The technical challenges associated with this project can be deconstructed into two main challenges, data acquisition, and data processing. Being constrained to a relatively low budget, the data acquisition component efficiently utilized a single astrophotography camera and wide-view lens to capture the entire sky and account for fisheye distortions during image processing. The data processing component solves the satellite detection and identification problem, by stacking images to identify satellite trajectories, using its azimuthal coordinates and the user’s geolocation to locate the position of these satellites in space, and looking up a satellite catalog with the data collected to identify observed satellites.
Contact Information: Daniel Kong – firstname.lastname@example.org ; Maya Tota-Madden – email@example.com ; Rituraj Das Gupta – firstname.lastname@example.org ; Tawsif Hasan – email@example.com ; Tolga Topuz – firstname.lastname@example.org
Project JY-30: Hardware and Software Biofeedback for Physiotherapy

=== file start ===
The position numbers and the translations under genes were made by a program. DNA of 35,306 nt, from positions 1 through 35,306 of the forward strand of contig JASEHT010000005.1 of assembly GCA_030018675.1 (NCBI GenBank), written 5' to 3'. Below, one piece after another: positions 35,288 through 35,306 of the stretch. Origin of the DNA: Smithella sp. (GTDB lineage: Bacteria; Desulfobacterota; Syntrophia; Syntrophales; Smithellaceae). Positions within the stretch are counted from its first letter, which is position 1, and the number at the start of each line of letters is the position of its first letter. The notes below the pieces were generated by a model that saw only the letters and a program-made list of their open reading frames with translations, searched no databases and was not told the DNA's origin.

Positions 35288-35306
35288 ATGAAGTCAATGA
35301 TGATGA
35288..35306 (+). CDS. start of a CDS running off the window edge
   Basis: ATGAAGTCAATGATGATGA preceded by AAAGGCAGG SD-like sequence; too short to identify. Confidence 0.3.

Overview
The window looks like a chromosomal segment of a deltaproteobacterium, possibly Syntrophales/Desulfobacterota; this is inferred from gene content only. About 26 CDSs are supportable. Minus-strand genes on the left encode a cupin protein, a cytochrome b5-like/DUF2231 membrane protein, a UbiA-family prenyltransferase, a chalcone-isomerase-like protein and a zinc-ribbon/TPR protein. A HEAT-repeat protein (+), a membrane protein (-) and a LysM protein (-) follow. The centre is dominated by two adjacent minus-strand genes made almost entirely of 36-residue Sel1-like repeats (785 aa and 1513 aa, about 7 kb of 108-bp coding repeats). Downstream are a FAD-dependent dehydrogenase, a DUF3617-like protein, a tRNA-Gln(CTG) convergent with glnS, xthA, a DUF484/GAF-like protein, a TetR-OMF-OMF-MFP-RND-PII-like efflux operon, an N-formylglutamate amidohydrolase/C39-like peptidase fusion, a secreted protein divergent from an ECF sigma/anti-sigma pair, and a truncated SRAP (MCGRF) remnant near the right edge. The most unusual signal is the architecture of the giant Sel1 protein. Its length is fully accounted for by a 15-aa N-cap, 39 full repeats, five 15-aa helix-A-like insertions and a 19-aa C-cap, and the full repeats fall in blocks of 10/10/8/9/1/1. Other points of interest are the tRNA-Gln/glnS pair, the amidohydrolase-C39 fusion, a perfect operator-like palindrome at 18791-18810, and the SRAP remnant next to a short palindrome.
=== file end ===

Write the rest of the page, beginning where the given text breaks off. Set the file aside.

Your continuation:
Project Client: UBC Tendon Injury Research Group
Project Description: Long-term adherence to remote physiotherapy is statistically low.
We’ve developed a real-time biofeedback hardware and software package to assist home-based physical therapy.
PhysViz supports long-term adherence to rehabilitation exercises as well as allowing clinicians to provide real-time feedback and prescription adjustments, leading to better prognosis.
Project SF-09: Developing a wearable head impact IMU to study sports concussions
Project Client: SimPL lab
Project Description: The project pertains to the measurement and investigation of concussion impacts that occur within high collision sports. The helmet mounted device will wirelessly transmit sensor readings and log the data which can then be thoroughly examined to determine the true effects of even minor collisions. The team has worked to ensure the device is helmet mountable by reworking the layout to better accommodate the space allocated within the helmet and further implemented wireless charging of the device.